Oil and gas chief says sector needs to adjust to $60 a barrel future
The new boss of the UK's oil and gas body has warned that the sector faces a future in which long term oil prices are about $60 a barrel.
Deirdre Michie told a gathering in Aberdeen that the industry needed to adjust and find a fresh way forward.
Oil prices have fallen from about $115 a barrel to $63 since last June.
The annual oil and gas industry conference also heard from First Minister Nicola Sturgeon, who wants no new tax rises for the sector.
It is the first gathering since the slowdown in the sector.
Thousands of job losses have been announced in the industry in recent months, and thousands more are expected, despite measures announced in the last Budget designed to help the industry. A recent survey found contractors' confidence was at a "record low".
North Sea exploration reached its lowest level in at least two decades in 2014, with 14 explorations wells drilled compared with 44 in 2008.
Ms Michie said: "We have paid more to the Treasury than most other industrial sectors, we generate hundreds of thousands of skilled jobs, we have a vibrant supply chain, at home and abroad, and make a key contribution to the UK's security of energy supply. It is an industry that has grown and evolved for 50 years.
"However, we now face real and present threats that are challenging our future. At $60 oil, 10% of our production is struggling to make money and there is a shortage of capital and a shortage of investors willing to place their money here.
"Therefore it is not unreasonable for the North Sea to set out its stall at being sustainable in a $60 world. As a target, it's one that we as a trade association can champion, government can align with and the regulator can pursue as an enabler, for example, to focus on key infrastructure."
'Not a time for conflict'
She added that focusing on efficiencies would be a key factor for the industry's future.
Ms Michie also believed it was vital for clients, employers, employees, unions, trade associations and governments to work together.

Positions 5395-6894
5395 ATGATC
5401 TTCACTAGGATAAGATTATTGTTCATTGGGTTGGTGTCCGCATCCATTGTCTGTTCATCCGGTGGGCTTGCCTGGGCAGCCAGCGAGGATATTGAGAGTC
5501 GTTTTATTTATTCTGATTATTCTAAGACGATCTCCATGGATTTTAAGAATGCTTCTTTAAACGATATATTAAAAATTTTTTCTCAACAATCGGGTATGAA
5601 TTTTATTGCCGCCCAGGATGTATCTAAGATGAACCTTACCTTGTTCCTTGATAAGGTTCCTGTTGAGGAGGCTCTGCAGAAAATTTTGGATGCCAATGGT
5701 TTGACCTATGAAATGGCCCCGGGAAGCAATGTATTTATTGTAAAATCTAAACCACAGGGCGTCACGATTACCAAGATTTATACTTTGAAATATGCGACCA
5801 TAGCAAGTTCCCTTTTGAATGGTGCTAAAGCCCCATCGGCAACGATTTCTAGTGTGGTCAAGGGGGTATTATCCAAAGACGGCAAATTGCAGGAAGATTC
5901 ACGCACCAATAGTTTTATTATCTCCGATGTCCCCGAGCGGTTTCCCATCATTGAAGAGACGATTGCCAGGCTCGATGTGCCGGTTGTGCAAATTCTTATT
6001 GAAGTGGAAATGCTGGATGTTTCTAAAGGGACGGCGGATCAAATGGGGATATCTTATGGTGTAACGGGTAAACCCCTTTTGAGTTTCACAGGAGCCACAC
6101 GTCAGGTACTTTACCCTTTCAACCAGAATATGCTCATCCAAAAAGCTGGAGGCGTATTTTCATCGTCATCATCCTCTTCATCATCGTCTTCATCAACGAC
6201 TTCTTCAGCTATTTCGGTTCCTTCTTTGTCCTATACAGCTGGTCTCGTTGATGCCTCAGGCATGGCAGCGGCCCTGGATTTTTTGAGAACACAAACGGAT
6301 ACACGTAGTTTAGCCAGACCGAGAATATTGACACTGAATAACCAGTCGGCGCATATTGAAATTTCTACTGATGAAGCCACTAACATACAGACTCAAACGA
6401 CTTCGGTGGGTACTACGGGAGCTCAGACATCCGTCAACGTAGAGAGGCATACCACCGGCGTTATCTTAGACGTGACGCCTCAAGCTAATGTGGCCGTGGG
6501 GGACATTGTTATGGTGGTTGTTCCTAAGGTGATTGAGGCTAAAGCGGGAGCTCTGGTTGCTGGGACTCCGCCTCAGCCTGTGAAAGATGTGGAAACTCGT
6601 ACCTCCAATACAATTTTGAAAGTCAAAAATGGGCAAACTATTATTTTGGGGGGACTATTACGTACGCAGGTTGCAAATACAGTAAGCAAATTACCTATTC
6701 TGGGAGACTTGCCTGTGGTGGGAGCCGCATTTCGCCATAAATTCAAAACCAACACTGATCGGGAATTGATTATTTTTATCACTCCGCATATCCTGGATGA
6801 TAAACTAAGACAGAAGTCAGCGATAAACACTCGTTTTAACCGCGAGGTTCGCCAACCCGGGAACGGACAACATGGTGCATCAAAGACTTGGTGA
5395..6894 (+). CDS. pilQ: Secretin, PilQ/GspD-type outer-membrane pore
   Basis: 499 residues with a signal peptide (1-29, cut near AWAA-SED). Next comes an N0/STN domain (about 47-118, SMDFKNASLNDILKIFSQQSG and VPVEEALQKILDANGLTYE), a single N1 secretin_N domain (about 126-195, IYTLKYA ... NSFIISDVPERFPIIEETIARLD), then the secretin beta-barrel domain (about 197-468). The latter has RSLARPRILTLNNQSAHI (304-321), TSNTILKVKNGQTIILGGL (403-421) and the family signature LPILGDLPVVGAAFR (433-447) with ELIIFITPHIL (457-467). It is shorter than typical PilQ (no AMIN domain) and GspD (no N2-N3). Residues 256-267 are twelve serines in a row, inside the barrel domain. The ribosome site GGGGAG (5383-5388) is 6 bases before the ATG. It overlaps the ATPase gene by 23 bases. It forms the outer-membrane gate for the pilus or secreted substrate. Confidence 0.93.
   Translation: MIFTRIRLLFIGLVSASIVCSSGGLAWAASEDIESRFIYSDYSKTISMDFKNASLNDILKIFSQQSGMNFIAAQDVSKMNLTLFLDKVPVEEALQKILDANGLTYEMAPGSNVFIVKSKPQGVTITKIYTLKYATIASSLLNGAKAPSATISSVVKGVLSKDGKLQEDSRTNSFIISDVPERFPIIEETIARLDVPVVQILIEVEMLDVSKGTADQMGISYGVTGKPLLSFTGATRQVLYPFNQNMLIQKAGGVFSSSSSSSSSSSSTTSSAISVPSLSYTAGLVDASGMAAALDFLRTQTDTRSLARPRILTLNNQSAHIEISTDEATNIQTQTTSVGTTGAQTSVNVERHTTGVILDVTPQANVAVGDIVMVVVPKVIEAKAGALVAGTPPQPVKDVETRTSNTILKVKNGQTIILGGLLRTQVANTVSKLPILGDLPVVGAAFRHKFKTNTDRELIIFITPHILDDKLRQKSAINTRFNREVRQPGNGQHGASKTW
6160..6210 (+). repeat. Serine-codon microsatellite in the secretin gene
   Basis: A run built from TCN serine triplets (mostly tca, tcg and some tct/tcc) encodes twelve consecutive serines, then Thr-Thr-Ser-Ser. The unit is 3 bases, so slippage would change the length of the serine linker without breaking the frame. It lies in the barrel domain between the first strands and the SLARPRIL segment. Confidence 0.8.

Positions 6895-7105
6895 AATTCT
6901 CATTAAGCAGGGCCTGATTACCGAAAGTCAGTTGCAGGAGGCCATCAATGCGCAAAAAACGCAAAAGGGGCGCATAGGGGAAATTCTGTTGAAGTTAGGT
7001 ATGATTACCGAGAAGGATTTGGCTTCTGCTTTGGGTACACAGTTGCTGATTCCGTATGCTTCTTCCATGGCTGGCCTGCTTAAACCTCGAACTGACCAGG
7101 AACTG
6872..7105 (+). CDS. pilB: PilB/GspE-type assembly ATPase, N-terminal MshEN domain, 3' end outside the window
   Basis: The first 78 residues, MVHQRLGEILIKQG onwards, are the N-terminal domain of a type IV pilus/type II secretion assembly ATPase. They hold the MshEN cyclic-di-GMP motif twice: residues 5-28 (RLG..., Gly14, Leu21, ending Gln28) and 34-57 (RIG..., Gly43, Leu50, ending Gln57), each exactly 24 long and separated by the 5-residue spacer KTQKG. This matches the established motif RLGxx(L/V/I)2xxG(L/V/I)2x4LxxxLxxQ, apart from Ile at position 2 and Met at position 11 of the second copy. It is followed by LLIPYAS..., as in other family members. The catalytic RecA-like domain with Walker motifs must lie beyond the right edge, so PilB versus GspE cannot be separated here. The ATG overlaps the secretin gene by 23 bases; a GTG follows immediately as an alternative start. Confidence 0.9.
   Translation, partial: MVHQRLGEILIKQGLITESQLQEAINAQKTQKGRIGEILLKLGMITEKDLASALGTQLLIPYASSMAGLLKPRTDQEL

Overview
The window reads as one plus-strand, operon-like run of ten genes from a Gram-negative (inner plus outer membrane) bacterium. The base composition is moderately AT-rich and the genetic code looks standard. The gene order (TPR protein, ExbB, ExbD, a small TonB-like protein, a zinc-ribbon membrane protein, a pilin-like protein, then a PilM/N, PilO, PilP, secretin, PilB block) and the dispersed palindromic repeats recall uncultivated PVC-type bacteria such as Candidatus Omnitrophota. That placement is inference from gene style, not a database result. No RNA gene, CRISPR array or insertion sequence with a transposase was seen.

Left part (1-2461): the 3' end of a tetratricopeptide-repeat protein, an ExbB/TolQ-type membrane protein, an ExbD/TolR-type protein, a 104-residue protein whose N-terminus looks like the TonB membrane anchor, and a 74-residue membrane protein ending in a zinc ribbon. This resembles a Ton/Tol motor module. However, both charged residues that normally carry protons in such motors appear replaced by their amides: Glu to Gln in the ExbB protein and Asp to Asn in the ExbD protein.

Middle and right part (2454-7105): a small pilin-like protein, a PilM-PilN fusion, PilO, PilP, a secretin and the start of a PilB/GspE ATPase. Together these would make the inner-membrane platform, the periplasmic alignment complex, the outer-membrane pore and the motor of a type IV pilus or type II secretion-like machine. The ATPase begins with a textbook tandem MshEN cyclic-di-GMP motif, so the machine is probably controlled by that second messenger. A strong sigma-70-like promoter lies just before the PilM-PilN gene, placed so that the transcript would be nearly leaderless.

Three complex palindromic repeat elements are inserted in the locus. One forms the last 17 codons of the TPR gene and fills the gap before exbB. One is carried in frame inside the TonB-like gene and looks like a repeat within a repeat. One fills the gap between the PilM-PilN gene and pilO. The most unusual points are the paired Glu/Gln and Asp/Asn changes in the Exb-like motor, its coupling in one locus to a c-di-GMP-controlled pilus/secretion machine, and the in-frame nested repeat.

She said: "This is not a time for conflict or entrenched positions.
"We don't need to wait for consensus, but we do need leadership in this industry to drive co-operation and an 'early adopter' culture from companies willing to rise to the challenge."
Analysis by Douglas Fraser, BBC Scotland business and economy editor
When Oil and Gas UK, the trade body, convened this conference last year, the oil price was about to start its slide from $115 per barrel. By January, it hit $45. It's now in the mid-60s, with conflicting signs of its future direction of travel.
Few think it will rise much above $70, because that's the point at which fracking starts again in North America, pushing up supply. Fracking is much more responsive to price than offshore producers can afford to be.
That plunge in the value of this asset has focused attention on the problem of the high cost of operating in British waters. Along with some North American reserves of oil and gas, this is seen in a global context as among the most expensive places to operate.
Costs per barrel have been rising very steeply; partly because fewer barrels are flowing from older, smaller and hard-to-reach reserves: as old equipment needs more and longer shutdowns for maintenance: and partly because the industry had become inefficient through recent years of booming investment.